Letters to the Editor 05-17-14

The May 13 article: “Marathon exec bashes fuel mandate,” captures perfectly the self-interest of the petroleum industry.
Big petroleum companies like Marathon want us to believe that a renewable fuel supply for American drivers is simply “infeasible.”
Never mind that in 2012, corn ethanol use in the U.S. reduced greenhouse gas emissions from on-road vehicles by 33.4 million tons, which is the equivalent of removing 5.2 million cars from the road for one year.
Never mind also that renewable fuel mandates have been reached every year since the Renewable Fuel Standard (RFS) was enacted in 2005 and, in doing so, has reduced the need for imported oil by more than 462 million barrels in 2012 alone.
I do agree with one point, that people don’t want to pay $6 a gallon for gasoline. Good thing that renewable transportation fuels have lowered gasoline prices by $1.09 per gallon, saving the average American household $1,200 a year on their gasoline bill.
The RFS is achieving exactly what it set out to do. It provides a renewable, cleaner alternative to gasoline, lessens U.S. dependence on foreign oil and supports job growth throughout rural America.
Mark Drewes
member, Ohio Corn & Wheat Growers Association

I’ve been a member of the Findlay YMCA for many years and have noticed positive changes under the new leadership of Brent Finlay.
I can’t rave enough about changes Finlay is responsible for. He’s done a complete overhaul of the facility.
Old equipment has been replaced with state-of-the-art ellipticals, treadmills and plate-loaded machines. News and communications with members are now readily available on social networking sites.
What’s more, he even opened up an underutilized lower level of the downtown building and refurbished it into classroom areas. There’s a multipurpose room where yoga and other fitness classes are held, a personal training room, and a cool new spinning room with brand new top-of-the-line spinning cycles.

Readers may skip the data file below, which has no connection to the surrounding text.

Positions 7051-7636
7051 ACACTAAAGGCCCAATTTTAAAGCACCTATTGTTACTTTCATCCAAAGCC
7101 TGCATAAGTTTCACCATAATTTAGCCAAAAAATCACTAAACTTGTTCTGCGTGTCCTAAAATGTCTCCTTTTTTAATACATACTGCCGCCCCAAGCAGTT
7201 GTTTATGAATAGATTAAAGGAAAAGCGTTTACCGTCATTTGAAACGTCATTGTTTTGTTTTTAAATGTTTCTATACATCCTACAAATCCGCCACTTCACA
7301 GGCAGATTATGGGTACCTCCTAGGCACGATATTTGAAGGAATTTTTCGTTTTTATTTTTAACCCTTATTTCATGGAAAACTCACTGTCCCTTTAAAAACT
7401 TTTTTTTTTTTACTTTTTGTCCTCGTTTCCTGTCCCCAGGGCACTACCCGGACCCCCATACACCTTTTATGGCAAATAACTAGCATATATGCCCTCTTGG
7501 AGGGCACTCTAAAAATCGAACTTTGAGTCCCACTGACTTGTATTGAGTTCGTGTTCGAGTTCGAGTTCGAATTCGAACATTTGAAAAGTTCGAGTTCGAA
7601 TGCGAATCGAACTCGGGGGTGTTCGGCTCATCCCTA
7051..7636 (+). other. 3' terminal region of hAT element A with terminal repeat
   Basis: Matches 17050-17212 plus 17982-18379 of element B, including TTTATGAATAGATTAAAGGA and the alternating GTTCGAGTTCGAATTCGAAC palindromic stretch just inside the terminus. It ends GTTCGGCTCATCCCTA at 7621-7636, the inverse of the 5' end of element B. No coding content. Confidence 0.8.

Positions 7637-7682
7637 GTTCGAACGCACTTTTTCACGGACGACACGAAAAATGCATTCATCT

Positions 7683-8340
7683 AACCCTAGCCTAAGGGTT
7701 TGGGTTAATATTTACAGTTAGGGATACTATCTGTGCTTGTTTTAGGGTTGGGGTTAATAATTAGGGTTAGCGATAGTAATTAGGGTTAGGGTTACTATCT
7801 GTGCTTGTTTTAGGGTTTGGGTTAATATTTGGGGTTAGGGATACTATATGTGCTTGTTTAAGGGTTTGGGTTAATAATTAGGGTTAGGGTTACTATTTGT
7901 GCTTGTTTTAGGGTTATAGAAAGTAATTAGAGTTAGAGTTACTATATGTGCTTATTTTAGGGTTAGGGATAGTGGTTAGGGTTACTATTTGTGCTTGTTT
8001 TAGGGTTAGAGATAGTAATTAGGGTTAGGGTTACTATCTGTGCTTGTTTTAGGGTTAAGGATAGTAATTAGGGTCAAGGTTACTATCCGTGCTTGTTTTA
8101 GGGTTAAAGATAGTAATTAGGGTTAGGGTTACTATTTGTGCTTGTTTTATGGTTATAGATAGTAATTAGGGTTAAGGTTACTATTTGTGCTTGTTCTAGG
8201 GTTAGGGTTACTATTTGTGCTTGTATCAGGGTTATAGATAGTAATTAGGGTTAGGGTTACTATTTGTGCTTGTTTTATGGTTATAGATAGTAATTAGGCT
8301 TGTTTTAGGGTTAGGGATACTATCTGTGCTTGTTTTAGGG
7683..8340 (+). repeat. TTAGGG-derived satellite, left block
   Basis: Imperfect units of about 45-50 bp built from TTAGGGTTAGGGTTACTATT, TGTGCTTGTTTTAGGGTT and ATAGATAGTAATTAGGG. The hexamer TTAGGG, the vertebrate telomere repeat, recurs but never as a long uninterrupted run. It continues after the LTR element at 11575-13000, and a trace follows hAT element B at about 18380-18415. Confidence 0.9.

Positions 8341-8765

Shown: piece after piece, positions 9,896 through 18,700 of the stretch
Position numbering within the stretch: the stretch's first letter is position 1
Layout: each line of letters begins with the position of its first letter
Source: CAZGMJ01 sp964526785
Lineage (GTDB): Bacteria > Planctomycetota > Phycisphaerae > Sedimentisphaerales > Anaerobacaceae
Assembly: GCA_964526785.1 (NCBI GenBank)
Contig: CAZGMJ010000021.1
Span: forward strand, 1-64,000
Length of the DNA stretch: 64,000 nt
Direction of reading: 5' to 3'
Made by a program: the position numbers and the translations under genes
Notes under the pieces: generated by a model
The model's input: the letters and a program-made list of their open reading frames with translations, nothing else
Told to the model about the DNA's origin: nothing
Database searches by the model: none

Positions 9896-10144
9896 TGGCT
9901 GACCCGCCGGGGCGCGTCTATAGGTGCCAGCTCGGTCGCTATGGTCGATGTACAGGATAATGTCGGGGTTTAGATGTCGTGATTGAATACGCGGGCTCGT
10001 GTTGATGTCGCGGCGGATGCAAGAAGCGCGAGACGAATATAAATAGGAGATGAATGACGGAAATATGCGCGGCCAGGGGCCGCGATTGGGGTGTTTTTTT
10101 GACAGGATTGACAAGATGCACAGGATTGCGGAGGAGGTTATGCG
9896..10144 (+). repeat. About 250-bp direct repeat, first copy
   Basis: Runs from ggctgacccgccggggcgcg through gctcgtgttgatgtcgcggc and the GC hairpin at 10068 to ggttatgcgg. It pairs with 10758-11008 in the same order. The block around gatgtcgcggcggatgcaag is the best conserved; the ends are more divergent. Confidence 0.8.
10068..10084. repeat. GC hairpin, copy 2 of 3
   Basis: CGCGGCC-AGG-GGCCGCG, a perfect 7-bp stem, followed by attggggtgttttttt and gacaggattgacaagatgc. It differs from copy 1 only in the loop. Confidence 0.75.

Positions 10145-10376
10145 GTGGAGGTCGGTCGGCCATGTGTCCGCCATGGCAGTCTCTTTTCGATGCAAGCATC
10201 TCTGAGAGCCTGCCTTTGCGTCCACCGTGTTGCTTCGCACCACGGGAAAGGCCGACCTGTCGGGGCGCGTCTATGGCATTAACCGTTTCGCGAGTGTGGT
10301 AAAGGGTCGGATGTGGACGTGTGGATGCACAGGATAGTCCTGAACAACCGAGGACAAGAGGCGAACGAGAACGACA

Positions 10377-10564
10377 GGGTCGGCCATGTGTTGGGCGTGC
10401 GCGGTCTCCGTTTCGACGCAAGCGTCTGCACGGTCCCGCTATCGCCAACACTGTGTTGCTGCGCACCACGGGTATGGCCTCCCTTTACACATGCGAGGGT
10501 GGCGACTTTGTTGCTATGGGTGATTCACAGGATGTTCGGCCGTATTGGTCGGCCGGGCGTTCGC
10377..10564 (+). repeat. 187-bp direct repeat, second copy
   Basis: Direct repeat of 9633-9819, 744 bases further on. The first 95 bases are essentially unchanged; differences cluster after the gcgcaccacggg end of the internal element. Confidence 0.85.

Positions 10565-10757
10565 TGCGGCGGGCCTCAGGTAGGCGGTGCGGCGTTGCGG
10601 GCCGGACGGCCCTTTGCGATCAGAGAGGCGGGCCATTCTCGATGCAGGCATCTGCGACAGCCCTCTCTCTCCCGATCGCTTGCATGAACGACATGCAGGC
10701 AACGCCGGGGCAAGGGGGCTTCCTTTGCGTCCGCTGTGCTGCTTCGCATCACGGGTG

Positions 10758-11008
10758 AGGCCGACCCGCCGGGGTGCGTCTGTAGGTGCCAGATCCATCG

There are tons of activities and classes to choose from tailored for all age groups. You can sign up for a spinning, aerobic or yoga class, play basketball, swim, lift weights, stretch, or play racquetball. The choices to make your experience whatever you want it to be are basically endless.
Did I mention the facility is spotless, too?
Scott Young

I have this idea that everyone I like is going to go where I go in the hereafter, including my small circle of family and friends. Alternatively, if they go someplace else, I want to go where they go, which will likely include for most, a search for heavenly donuts, without the usual dietary concerns.
I’m grateful that most of the people I know act in accord with Christian ethics, which concerns me more than their specific beliefs on who is going where and why. I keep looking for infallible guidance in these matters and confess to never having found it. If we really knew about these matters, we wouldn’t need faith. Faith requires a trust in what can’t be humanly known with absolute certainty and seeks to avoid making final judgments on the fallible, including all of us.